[And, as an aside, some of those categories are pretty obviously murderers, and some are considerably more debatably so. However, the vast debate about abortion demonstrates that it is debatably murder, too. I also note that I haven't stated my point of view on most of those topics, except that I think they involve mass death caused either by intentional action or by horrible carelessness.]
Dec. 16th, 2004 06:54 pm (UTC)
"I said that a group you both belong to is targeting gays"

"If you're in the religious right and don't like what the religious right as a (nonuniform) whole is doing,"

These are the things you're saying which I object to. You don't understand... it's not that you're saying specifically that we're doing it... you're saying that we're part of a group where this is an integral part of the group, or a main descriptor, and we're just 'exceptional'.

No. We're not the token good Christians. The Religious Right does NOT target gays. They do not target muslims and pagans. The long list of wrongs that you said you wish they would target? Most of those, they DO target.

What you're doing is like saying, 'Blacks are criminals. On the whole. Large groups of blacks are criminals, some of them aren't, but for the most part, as a nonuniform whole, blacks are criminals. If some blacks wanted to correct that from the inside, that'd be all good..." etc. Or "Hispanics are lazy" or any of the other nice little digs I could think of.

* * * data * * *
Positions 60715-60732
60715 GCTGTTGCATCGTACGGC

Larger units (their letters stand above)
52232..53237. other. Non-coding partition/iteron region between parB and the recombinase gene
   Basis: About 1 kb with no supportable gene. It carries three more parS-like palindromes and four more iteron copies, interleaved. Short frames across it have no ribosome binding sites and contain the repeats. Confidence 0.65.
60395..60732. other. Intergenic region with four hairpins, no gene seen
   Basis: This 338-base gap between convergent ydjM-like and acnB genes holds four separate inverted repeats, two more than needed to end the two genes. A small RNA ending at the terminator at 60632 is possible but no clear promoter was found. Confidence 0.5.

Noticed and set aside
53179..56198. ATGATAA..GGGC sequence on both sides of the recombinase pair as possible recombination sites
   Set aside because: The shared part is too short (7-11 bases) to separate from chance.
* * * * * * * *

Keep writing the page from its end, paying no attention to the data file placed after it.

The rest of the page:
I don't know if it's possible to quite explain to you how wrong you are and how insulting you are when you describe the Religious Right that way.
Dec. 16th, 2004 07:01 pm (UTC)

Both of you, just STOP.

Take it to email, or... whatever. I don't want it here.
Dec. 16th, 2004 07:14 pm (UTC)
Yes'm. Sorry.
Dec. 16th, 2004 07:52 pm (UTC)
Ack! Sorry!

Nothing like getting kicked when you're trying to kinda-apologize to start a fight, truly.
Dec. 16th, 2004 07:50 pm (UTC)
The Religious Right does NOT target gays.

There is a strong correlation between people who consider themselves "religious right" and people who take quite active legal, political, and cultural steps against gays. There are quite large institutions whom everyone considers "religious right" who make a point of taking such steps against gays. Many, many of the influential and powerful people in the religious right frequently do things specifically intended against gays. As far as is known, non-leaders of the religious right voted in great numbers to curtail some extant rights and forbid possible future rights to gays. Anti-gay activity was, by many news analyses, a key factor in getting the religious right to the polls in the last eletion. And so on.

If I'm wrong about any of those facts, please give me some good evidence.